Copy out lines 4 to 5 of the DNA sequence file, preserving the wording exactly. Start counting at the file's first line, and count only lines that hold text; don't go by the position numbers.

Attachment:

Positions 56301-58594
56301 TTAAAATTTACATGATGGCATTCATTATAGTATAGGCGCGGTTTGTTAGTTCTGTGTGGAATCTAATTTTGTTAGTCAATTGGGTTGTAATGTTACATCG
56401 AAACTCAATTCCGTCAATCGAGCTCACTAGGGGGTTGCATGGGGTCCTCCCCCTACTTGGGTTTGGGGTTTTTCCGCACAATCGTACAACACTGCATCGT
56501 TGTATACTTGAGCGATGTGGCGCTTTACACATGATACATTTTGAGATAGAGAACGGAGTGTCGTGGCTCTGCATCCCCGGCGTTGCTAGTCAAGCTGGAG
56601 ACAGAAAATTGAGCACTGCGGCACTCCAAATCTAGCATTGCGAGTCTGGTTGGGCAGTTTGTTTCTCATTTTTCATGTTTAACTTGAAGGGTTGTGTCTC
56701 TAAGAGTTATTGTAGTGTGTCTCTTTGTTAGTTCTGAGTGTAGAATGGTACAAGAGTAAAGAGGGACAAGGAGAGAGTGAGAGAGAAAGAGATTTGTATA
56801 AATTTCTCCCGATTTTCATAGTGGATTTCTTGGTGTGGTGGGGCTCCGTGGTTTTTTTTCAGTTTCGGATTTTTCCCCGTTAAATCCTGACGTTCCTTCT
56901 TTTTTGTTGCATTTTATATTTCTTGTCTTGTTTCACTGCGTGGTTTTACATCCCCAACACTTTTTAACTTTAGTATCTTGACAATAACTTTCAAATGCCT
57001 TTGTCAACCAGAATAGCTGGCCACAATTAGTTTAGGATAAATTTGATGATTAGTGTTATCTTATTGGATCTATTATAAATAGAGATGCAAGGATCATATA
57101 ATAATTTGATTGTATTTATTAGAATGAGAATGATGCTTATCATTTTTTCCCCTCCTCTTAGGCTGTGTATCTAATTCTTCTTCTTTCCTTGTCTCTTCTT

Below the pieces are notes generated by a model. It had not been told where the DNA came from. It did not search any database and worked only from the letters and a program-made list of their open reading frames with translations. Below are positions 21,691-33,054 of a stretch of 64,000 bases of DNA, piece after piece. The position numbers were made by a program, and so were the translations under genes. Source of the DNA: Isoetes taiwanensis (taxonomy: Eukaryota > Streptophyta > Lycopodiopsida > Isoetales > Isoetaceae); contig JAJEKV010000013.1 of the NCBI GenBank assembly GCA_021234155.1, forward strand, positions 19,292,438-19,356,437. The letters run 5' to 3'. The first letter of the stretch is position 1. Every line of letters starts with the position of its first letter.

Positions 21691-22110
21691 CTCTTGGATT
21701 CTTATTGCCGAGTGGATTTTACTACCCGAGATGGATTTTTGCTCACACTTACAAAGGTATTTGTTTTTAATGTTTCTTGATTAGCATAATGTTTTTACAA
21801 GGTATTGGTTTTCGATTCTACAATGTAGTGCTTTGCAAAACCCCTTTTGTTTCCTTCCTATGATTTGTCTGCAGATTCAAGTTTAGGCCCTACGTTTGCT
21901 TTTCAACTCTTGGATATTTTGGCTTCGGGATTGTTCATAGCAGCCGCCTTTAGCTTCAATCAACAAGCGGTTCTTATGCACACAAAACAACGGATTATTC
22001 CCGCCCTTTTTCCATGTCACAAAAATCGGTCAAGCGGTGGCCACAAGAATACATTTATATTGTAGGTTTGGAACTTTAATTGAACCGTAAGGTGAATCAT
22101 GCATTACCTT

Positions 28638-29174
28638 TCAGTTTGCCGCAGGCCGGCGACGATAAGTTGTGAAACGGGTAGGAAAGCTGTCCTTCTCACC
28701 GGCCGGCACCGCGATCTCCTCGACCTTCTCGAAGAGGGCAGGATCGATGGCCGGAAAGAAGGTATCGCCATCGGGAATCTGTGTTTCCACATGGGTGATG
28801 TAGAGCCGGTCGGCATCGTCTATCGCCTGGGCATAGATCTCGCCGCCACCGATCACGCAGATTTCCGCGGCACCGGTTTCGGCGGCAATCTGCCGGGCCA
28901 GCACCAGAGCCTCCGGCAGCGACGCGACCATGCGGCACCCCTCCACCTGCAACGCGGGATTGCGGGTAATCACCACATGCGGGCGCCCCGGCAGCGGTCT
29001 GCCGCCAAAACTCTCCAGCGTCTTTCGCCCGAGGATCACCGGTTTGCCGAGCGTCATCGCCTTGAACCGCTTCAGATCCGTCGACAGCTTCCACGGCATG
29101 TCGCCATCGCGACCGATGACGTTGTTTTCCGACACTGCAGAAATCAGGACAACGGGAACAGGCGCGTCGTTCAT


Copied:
56501 TGTATACTTGAGCGATGTGGCGCTTTACACATGATACATTTTGAGATAGAGAACGGAGTGTCGTGGCTCTGCATCCCCGGCGTTGCTAGTCAAGCTGGAG
56601 ACAGAAAATTGAGCACTGCGGCACTCCAAATCTAGCATTGCGAGTCTGGTTGGGCAGTTTGTTTCTCATTTTTCATGTTTAACTTGAAGGGTTGTGTCTC